The strain of slowing revenues and pending compensation payments to states under the Goods and Services Tax (GST) is reflecting a worsening trend in the reliance on compensation payments as a share of the states’ overall protected GST revenues. The dependence of states on compensation payments as a share of the protected revenues, or the amount they are entitled to get as per the GST (Compensation to States) Act, has shot up to nearly 58 per cent in April-July from 24.2 per cent seen in the previous financial year, government data showed, with states such as Punjab, Himachal Pradesh, Uttarakhand and Chhattisgarh among worst affected.
In FY20, 24.2 per cent of protected GST revenues of states on an average was funded by compensation, while 75.8 per cent was from State GST (SGST) and Integrated GST (IGST) revenues accruing to the states, data from the Finance Ministry, presented in Parliament showed. States such as Andhra Pradesh and Telangana were less dependent on GST compensation in the previous financial year, constituting only 13 per cent and 11.3 per cent of its GST revenues, respectively, but for Puducherry and Punjab, compensation formed about 57.3 per cent and 47.8 per cent of their protected GST revenues, respectively.
Data on compensation deficit, when extrapolated for this fiscal, shows the share of dependence on compensation payments has now worsened, rising to over 50 per cent for 26 of the 31 states/UTs.
States/UTs such as Puducherry and Punjab top the list with their reliance on compensation rising to 80.4 per cent and 71.9 per cent, respectively, but it has turned worse for even better-earning states like Andhra Pradesh and Telangana — a sign of the slowdown in the states’ own revenue earnings from GST. For instance, the share of compensation payments in the protected revenues for Andhra Pradesh and Telangana has risen to over 52 per cent each in April-July, the first four months of this fiscal. Even for states such as Maharashtra and Uttar Pradesh, the share of compensation in the protected GST revenues has risen to 56.5 per cent and 54.3 per cent from 18.3 per cent and 16.0 per cent seen in previous fiscal, respectively. A lesser dependence on GST compensation implies that states’ own GST revenues showed higher buoyancy, reducing the revenue gap to be compensated from the compensation cess collections. Now, a greater reliance on compensation is reflective of the sharp slowdown in states’ own GST revenue collections. GST compensation to states has been pending for this financial year, amounting to Rs 1.5 lakh crore till July. Of this pending payment of Rs 1.5 lakh crore, the states with the biggest chunk of pending payments are: Maharashtra (Rs 22,485 crore), Karnataka (Rs 13,763 crore), Uttar Pradesh (Rs 11,742 crore), Gujarat (Rs 11,563 crore) and Tamil Nadu (Rs 11,269 crore).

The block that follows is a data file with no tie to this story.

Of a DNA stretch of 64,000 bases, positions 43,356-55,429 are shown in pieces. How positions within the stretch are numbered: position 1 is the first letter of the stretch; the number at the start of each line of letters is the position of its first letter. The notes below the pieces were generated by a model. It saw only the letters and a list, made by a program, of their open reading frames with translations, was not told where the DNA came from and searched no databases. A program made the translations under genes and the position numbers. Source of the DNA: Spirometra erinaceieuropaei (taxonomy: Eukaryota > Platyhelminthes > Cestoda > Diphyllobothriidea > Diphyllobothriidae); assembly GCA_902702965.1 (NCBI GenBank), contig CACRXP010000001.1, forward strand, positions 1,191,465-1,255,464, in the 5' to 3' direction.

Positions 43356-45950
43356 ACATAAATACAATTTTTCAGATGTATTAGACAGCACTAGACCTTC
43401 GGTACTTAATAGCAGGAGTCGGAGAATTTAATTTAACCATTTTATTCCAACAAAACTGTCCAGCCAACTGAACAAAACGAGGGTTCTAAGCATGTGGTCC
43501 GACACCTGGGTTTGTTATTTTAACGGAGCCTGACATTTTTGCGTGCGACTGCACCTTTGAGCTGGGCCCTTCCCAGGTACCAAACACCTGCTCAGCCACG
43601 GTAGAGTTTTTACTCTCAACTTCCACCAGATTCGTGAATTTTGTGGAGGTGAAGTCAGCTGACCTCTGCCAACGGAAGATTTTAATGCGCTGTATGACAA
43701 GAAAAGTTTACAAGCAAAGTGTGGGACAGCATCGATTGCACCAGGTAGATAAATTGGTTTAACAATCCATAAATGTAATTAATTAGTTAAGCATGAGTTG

Under the GST (Compensation to States) Act, states are assured compensation for the gap between revenues at a compounded growth rate of 14 per cent over the base year revenue of 2015-16 and the actual revenues from GST for five years ending June 2022 through levy of cess on demerit and sin goods. The Centre’s estimates have pegged the GST compensation requirement to be around Rs 3 lakh crore this year, while the cess collection is expected to be around Rs 65,000 crore – an estimated compensation shortfall of Rs 2.35 lakh crore (assuming a 10 per cent revenue growth over last year).
In the previous GST Council meeting on August 27, the Centre had proposed two options to the states: To either borrow Rs 97,000 crore (shortfall only on account of GST implementation) from a special window facilitated by the RBI or the complete shortfall of Rs 2.35 lakh crore (including Rs 1.38 lakh crore shortfall due to Covid-19 pandemic) from the market.
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